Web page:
Interview by Holly Gleason

When Damon Whiteside became CEO of the Academy of Country Music in January 2020, he was a fast-track CMO from the Country Music Association following stints at ABC/Disney, Disney Consumer Products and his own branding and content firm, Nomad Entertainment. He could scarcely have imagined that a global pandemic would shortly upend the 2020 ACM Awards telecast, that the live-music industry would face a devastating blow as a result of said pandemic or that social unrest would fundamentally change the national conversation about race.

Thankfully, Whiteside knows how to adapt. Half-joking about canceling a sold-out Las Vegas MGM Grand production to free-fall into the unknown, he—along with the folks at Dick Clark Productions, CBSJack Sussman and longtime Executive Producer RAC Clark—made lemons into limoncello with the direct-from-the-artists’-hearts Our Country special, which aired in the awards 4/5 “hole,” drawing more than 7 million viewers on its first airing and over 10 million with a subsequent showing. It did better than any awards show last year besides the Grammys, which preceded COVID.
Then, in September, Whiteside and Co. came to Nashville to at last mount the 2020 ACM Awards, which became the first awards show back on the air.

As criticism of “country so white/country so male” has reached new heights, the ACM ballot for 2021 is historically “woke.” The Academy has a reputation for blazing trails, and Whiteside takes pride in the unprecedented diversity of this year’s slate of nominees and voters. Keith Urban returns as host; Mickey Guyton—whose performance last year of “What Are You Going to Tell Her?” produced one of the show’s most powerful moments—will cohost.

The 56th Academy of Country Music Awards will be broadcast from the Grand Ole Opry House, the Bluebird Café and Ryman Auditorium in Nashville on Sunday, 4/18, at 8pm ET on CBS and streamed on Paramount+.

Were you surprised by this year’s ballot?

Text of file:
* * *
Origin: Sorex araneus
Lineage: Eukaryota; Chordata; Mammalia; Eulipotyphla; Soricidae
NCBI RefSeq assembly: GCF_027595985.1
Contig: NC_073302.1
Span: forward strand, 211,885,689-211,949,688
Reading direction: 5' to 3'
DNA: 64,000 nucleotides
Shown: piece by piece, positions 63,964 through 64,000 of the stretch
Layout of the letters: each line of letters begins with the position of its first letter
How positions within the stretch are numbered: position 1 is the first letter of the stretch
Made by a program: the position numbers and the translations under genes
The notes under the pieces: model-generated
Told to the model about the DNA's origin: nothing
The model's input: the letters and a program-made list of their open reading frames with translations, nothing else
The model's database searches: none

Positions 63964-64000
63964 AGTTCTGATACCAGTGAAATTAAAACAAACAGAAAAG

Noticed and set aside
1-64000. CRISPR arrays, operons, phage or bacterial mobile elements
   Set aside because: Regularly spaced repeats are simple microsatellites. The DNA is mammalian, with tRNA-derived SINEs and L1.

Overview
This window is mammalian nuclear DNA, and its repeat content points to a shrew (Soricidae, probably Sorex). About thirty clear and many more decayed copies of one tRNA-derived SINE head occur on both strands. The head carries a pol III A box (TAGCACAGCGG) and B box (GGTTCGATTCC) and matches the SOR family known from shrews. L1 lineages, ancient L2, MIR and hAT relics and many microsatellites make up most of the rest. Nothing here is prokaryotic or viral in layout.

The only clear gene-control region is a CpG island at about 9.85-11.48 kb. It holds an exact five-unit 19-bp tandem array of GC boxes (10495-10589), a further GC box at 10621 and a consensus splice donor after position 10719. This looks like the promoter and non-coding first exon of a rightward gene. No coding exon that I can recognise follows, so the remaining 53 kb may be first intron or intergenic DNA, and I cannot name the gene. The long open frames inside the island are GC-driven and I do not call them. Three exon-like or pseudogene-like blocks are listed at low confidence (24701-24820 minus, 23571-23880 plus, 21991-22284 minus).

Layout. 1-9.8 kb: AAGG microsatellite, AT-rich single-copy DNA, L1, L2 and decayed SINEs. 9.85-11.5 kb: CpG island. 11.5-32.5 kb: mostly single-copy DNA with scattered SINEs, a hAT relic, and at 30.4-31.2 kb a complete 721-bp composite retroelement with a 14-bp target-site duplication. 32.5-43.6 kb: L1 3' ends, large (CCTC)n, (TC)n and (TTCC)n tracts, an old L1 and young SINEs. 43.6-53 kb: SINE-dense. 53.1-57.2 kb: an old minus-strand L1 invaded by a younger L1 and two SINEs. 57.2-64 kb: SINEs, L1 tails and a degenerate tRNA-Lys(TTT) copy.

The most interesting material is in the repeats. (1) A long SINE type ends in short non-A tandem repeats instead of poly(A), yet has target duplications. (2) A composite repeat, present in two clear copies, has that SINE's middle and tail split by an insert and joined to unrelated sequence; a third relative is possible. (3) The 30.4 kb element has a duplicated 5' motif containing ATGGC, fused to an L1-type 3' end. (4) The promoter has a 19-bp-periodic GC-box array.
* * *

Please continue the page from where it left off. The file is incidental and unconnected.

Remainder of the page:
It is a really unique ballot. Single of the Year didn’t fully hit me at first, but when I went back, I realized it’s all women, despite how hard a time they have at radio. But our voters responded to those incredible records.

And several of those women are first-time nominees.
Gabby Barrett with “I Hope,” Ingrid Andress with “More Hearts Than Mine” and Carly Pearce and Lee Brice with “I Hope You’re Happy Now.”

Album of the Year has three first-time nominees, too.
Kane Brown, Ashley McBryde and Brothers Osborne. And they all made unique projects, as did Chris Stapleton, one of our leading nominees, and Luke Bryan.

Stapleton and Maren Morris with six nominations each and Miranda Lambert with five… Overall, this is a very strong field.
It really is, and Carly having her first Female Artist of the Year too. A lot of breakthroughs. We have Black nominees in Best New Artist with Jimmie Allen and Mickey Guyton…

Four Black artists were nominated, including John Legend with Carrie Underwood in Music Event of the Year for “Hallelujah” and Kane Brown in Album and Video.
Two of the nominated video directors are also Black

Still, Carrie Underwood, reigning co-Entertainer of the Year, is not up for that honor but co-Entertainer Thomas Rhett is, in what’s an all-male category.
I did expect to see Carrie, with her Christmas album and special on HBO Max… Miranda, too; she also deserved to be in there. From a presence perspective, they’ve both been out there, very vocal, very visible. But the five who were nominated? They have been too. It’s surprising, sometimes, how the votes go.

The Academy’s always had a maverick reputation. The CMAs are more traditional.
Yes, we tend to have artists on our show early in their careers and deliver their first nominations. Look at this year.

Why do you think that is?